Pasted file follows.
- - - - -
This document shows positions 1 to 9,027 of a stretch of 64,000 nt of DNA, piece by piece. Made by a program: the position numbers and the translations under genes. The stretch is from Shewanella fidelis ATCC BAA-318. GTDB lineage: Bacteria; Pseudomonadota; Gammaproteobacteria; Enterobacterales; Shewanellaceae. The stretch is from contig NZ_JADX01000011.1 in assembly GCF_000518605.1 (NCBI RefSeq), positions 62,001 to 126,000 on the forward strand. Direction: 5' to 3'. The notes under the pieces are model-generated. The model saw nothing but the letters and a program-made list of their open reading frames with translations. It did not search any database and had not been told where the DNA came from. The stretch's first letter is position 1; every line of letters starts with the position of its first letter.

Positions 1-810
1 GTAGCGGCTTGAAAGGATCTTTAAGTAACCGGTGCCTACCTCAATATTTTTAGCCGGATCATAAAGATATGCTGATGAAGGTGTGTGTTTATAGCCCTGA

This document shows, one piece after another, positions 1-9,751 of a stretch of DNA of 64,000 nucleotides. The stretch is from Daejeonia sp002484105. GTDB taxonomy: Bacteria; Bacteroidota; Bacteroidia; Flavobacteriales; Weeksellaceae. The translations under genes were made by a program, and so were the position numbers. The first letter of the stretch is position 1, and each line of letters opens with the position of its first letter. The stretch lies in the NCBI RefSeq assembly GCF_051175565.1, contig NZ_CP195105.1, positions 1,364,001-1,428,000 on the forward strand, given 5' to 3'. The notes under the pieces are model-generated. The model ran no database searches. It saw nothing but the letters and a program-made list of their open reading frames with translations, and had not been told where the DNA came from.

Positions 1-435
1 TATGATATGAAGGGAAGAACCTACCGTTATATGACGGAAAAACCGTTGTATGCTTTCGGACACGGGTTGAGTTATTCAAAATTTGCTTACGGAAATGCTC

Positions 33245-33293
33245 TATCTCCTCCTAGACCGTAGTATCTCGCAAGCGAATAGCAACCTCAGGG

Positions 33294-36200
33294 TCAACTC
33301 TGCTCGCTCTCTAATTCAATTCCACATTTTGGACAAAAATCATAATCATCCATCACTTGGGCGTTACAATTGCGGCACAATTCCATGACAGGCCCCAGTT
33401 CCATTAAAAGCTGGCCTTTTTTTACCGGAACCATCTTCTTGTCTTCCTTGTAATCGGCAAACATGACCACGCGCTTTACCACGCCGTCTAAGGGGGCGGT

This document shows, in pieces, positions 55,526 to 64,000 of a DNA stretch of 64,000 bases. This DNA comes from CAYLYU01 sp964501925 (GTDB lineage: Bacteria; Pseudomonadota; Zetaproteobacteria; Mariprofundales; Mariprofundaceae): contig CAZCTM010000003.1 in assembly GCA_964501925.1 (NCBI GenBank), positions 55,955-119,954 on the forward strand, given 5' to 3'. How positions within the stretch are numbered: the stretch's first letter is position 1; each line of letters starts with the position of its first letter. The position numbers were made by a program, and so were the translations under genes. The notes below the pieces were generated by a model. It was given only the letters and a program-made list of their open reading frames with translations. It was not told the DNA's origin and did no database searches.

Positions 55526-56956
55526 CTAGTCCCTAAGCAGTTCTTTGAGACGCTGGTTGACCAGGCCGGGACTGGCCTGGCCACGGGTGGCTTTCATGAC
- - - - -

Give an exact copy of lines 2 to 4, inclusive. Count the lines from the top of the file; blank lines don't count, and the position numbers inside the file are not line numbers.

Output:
Positions 1-810
1 GTAGCGGCTTGAAAGGATCTTTAAGTAACCGGTGCCTACCTCAATATTTTTAGCCGGATCATAAAGATATGCTGATGAAGGTGTGTGTTTATAGCCCTGA

This document shows, one piece after another, positions 1-9,751 of a stretch of DNA of 64,000 nucleotides. The stretch is from Daejeonia sp002484105. GTDB taxonomy: Bacteria; Bacteroidota; Bacteroidia; Flavobacteriales; Weeksellaceae. The translations under genes were made by a program, and so were the position numbers. The first letter of the stretch is position 1, and each line of letters opens with the position of its first letter. The stretch lies in the NCBI RefSeq assembly GCF_051175565.1, contig NZ_CP195105.1, positions 1,364,001-1,428,000 on the forward strand, given 5' to 3'. The notes under the pieces are model-generated. The model ran no database searches. It saw nothing but the letters and a program-made list of their open reading frames with translations, and had not been told where the DNA came from.